Like many of the one-sided NPCs that appear within Blizzard’s third summer-vacation‑to‑Hell, it sure feels as if there’s something special lurking beneath Diablo III—once you get behind all the odd trappings and poor design decisions, that is. If you’re new to the series, the game goes something like this: See evil, click on evil, kill evil. Repeat 100,000 times. That’s Diablo.
If this isn’t a tease of Diablo III’s expansion, we’ll eat our rare Wizard hats.
Diablo III beautifies this formula by combining artistic flair with rote gameplay. Spell effects and weapons glow or boom with real pizzazz, and the environments—though not as gritty as in the original Diablo—are themed with more eye candy and interaction than ever before. That includes everything from the gross, blood-spurting torture instruments that you can shatter in the Halls of Agony, to the giant chained demons “looking” up at you in the background of the Tower of the Damned, to the epic human-on-demon fighting you see on the ground (and eventually participate in) while fighting atop Bastion’s Keep.
While the game still features a bit of the genre’s “evil stands around and waits for us to kill it” motif, Blizzard’s done a great job of incorporating more surprise into Hell’s troop deployments. Baddies scale walls, “Demonic Hell Bearers” surge over walls, Dune-like sandworms pop through the ground to say hello, and demons fly with bullet-like speed up into Heaven itself (and then start swinging). Blizzard’s creative use of the environment adds more depth and realism than anything you’ve ever seen in the Diablo series to date; we smile each time we get to cut a chandelier cord and wonk a skeleton in the noggin’.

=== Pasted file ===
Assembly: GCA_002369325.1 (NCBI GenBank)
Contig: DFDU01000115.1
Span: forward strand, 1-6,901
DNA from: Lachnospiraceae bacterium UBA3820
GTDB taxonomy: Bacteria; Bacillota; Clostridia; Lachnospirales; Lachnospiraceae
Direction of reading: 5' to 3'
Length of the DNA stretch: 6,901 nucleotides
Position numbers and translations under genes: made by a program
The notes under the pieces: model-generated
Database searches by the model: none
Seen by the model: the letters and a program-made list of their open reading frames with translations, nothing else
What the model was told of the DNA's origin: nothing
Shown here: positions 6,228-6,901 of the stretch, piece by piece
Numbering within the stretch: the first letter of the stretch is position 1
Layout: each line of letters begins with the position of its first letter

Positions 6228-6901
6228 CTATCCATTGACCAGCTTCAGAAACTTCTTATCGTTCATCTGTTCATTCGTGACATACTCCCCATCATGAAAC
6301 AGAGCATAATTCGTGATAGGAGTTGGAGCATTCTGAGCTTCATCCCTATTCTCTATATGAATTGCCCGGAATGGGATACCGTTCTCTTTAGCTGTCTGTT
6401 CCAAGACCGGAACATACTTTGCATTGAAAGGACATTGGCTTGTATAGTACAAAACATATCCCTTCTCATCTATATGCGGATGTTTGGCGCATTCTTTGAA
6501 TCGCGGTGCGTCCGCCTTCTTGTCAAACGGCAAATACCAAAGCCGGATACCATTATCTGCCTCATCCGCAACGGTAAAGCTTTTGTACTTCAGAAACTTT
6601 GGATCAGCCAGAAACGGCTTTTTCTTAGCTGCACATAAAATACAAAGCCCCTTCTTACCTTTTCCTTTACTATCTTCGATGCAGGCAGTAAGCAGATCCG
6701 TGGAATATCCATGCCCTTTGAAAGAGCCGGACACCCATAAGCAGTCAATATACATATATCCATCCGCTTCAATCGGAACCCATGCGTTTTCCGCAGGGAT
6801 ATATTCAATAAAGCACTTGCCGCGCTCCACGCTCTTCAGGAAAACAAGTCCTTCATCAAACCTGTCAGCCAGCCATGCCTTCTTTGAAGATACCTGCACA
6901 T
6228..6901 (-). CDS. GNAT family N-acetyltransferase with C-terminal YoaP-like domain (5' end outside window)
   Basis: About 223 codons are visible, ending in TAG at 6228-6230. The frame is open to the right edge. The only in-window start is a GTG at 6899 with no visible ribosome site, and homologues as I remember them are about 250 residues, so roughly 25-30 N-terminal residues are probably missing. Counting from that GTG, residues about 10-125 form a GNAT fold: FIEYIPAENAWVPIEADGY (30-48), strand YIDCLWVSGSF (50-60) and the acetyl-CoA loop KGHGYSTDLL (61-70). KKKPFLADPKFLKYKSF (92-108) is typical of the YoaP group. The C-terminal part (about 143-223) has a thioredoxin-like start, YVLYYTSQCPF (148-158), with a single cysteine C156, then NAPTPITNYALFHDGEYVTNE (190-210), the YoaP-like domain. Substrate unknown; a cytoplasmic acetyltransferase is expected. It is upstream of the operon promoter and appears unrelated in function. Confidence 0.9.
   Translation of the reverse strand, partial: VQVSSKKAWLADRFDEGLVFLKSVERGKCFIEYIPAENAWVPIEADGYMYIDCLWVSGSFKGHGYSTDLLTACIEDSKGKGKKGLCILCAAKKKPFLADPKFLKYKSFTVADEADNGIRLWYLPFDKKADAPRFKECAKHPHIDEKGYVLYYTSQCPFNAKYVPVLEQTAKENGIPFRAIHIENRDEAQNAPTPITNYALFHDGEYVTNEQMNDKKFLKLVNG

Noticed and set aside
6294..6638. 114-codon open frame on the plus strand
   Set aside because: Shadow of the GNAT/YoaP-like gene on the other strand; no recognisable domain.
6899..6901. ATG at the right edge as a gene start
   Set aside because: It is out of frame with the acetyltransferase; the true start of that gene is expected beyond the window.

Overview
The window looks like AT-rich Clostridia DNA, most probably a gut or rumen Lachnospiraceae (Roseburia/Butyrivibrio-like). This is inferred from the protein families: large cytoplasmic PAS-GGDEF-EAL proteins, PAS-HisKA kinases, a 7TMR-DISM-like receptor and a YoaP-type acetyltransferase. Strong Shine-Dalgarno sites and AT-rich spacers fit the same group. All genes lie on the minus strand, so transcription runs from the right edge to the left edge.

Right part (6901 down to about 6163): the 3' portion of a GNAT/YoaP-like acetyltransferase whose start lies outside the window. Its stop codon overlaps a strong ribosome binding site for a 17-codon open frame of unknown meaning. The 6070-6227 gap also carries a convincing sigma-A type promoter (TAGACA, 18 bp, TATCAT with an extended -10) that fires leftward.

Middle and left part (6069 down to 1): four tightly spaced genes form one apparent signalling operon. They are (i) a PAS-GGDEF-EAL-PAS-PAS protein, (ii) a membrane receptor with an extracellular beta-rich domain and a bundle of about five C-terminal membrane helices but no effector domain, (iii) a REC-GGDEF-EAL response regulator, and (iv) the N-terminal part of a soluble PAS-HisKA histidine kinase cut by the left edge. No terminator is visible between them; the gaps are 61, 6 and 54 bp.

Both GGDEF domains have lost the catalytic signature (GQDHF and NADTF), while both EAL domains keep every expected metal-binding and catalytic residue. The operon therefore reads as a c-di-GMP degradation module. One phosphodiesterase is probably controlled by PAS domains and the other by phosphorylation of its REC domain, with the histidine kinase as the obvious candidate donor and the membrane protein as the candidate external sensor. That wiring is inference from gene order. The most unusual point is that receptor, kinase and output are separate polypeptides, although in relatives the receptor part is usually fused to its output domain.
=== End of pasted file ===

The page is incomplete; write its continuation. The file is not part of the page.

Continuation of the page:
A special kudos to Blizzard for making Diablo III the most challenging of the Diablo games. There are plenty of times when a seemingly normal situation turns into a “mash all the buttons” encounter of deadly proportions. This is not a game where you’ll be able to clean up every trash mob until the boss without breaking a sweat. Painful, randomized affixes added to the game’s elite mobs can ruin your day, but so can the normal baddies if you’re not thinking strategically about how you might fight them. Gamers will grow a great hatred in their hearts for the (damned) Sand Wasps of Act II: truly, Blizzard’s most insidious creation and the grand masons of many a hardcore character’s tombstone.
However, one of the big issues plaguing Diablo III is that the game’s difficulty doesn’t scale all that well—at least, not in the correct way. The game’s boss encounters are inconsistent, ranging from painfully simple encounters to semi-strategic fights that exemplify World of Warcraft’s first rule: Don’t stand in the glowing stuff. That’s all well and good, but it’s not all that innovative. Even when done well, Blizzard’s treatment of its major bad guys (and gals) still doesn’t feel all that creative compared to the fight mechanics of Diablo’s MMO cousin. Diablo III needs more depth.
Diablo III's dialogue is so gripping you wish you could roll a pair of earplugs.
Across the game’s four difficulty levels, Blizzard generally makes Diablo III harder by increasing enemy hit points and damage, not by forcing the player to outthink mobs or bosses. The actual mechanics of the final Diablo fight are identical on the game’s hardest difficulty and its easiest: It’ll just take you a lot longer on “Inferno,” hurt a lot more, and you’ll be frustrated as all heck when you’re unfairly one-shotted by the game’s many mobs along the way.
“But wait,” you say, “Diablo III’s skill system means you can pick the perfect combination of six spells on-the-fly to manage any battle!”